The euro hit session highs on Monday, rallying from nearly three week lows, in tandem with U.S. stocks paring their losses and commodities gaining sharply.
The euro rose as high as $1.3143, recovering from lows of $1.3058, its weakest level since June 5. It was last at $1.31327, up 0.1 percent.
"We're seeing a stemming of the sell-off in risky assets and that has caused some mild profit-taking on the dollar," said Joe Manimbo, senior market analyst at Western Union Business Solutions in Washington.
Earlier, the U.S. dollar rallied to its highest in nearly three weeks against a basket of currencies on rising expectations U.S.monetary stimulus will be scaled back in the near term.
The shift in sentiment has prompted investors to unwind bets that the Federal Reserve was not ready to end its bond-buying program, known as quantitative easing. The unwinding, however, could take months.
Though the dollar was not up across all pairs on Monday, it has been since Fed Chairman Ben Bernanke said last Wednesday that the U.S. central bank could taper its monthly $85 billion in asset purchases if the economy continues to improve. U.S. bonds and stocks have sold off since the Fed announcement.
"The optimism by the Fed fell in sharp contrast to other prominent central banks, such as the Bank of Japan, Bank of England, European Central Bank, and Reserve Bank of Australia, which are seeking measures to thwart a further economic slowdown to their respective jurisdictions,"said Ravi Bharadwaj, market analyst at Western Union Business Solutions in Washington.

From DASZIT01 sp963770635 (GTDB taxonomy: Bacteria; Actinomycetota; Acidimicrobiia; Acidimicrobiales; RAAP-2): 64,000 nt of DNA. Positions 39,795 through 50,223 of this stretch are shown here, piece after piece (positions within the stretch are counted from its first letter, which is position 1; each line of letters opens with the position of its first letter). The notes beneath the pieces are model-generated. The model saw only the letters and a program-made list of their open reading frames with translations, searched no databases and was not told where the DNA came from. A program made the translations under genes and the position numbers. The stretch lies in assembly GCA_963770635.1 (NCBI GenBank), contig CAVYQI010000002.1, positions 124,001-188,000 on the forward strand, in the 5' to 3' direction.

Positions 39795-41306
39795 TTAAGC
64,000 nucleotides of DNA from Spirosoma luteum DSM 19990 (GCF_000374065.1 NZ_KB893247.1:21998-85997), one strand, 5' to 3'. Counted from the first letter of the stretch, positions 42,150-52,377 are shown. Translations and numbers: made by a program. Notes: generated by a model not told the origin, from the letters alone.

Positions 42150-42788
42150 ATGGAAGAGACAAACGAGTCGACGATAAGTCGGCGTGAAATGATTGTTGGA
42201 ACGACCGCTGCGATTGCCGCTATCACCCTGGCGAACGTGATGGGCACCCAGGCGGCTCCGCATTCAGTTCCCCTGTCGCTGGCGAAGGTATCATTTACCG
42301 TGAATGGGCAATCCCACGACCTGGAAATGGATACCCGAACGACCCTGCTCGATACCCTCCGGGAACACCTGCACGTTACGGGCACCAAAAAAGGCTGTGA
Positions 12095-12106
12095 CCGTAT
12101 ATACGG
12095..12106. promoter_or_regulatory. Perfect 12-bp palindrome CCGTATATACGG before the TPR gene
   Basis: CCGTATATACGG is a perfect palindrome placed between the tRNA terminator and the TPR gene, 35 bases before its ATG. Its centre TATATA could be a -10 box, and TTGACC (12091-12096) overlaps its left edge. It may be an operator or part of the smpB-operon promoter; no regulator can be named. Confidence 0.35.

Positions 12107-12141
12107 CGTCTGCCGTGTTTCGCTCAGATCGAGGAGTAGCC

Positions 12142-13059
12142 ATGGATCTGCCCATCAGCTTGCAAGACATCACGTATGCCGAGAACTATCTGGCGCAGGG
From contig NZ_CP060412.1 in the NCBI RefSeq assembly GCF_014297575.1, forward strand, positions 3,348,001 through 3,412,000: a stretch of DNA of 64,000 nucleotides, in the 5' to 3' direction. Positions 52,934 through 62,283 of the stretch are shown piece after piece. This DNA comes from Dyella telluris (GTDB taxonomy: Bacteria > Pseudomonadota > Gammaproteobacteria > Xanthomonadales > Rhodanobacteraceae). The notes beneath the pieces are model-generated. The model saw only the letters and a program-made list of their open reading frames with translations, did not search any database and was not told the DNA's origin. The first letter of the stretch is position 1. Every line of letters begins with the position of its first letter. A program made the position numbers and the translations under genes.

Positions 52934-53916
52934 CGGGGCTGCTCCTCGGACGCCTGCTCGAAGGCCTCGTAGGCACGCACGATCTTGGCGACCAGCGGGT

The dollar index was steady at 82.40, around its highest since June 5. The index rallied 2.2 percent last week, its biggest weekly rise since November 2011.
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Bernanke's comments have helped push up the benchmark 10-year U.S.Treasury note's yield to its highest in almost two years on Monday with interest rate differentials moving in favor of the dollar. U.S. 10-year yields were at 2.52 percent in afternoon trading.
The dollar shifted between gains and losses against the yen, but sold off in the New York session as investors considered that the recent five-day advance had gone too far, too fast. It had risen earlier against the Japanese currency after Bank of Japan Deputy Governor Kikuo Iwata said the central bank still has options for monetary easing, if need be.
In early afternoon trading, the dollar was down 0.2 percent at 97.68 yen, below an earlier peak of 98.70, its highest since June 11.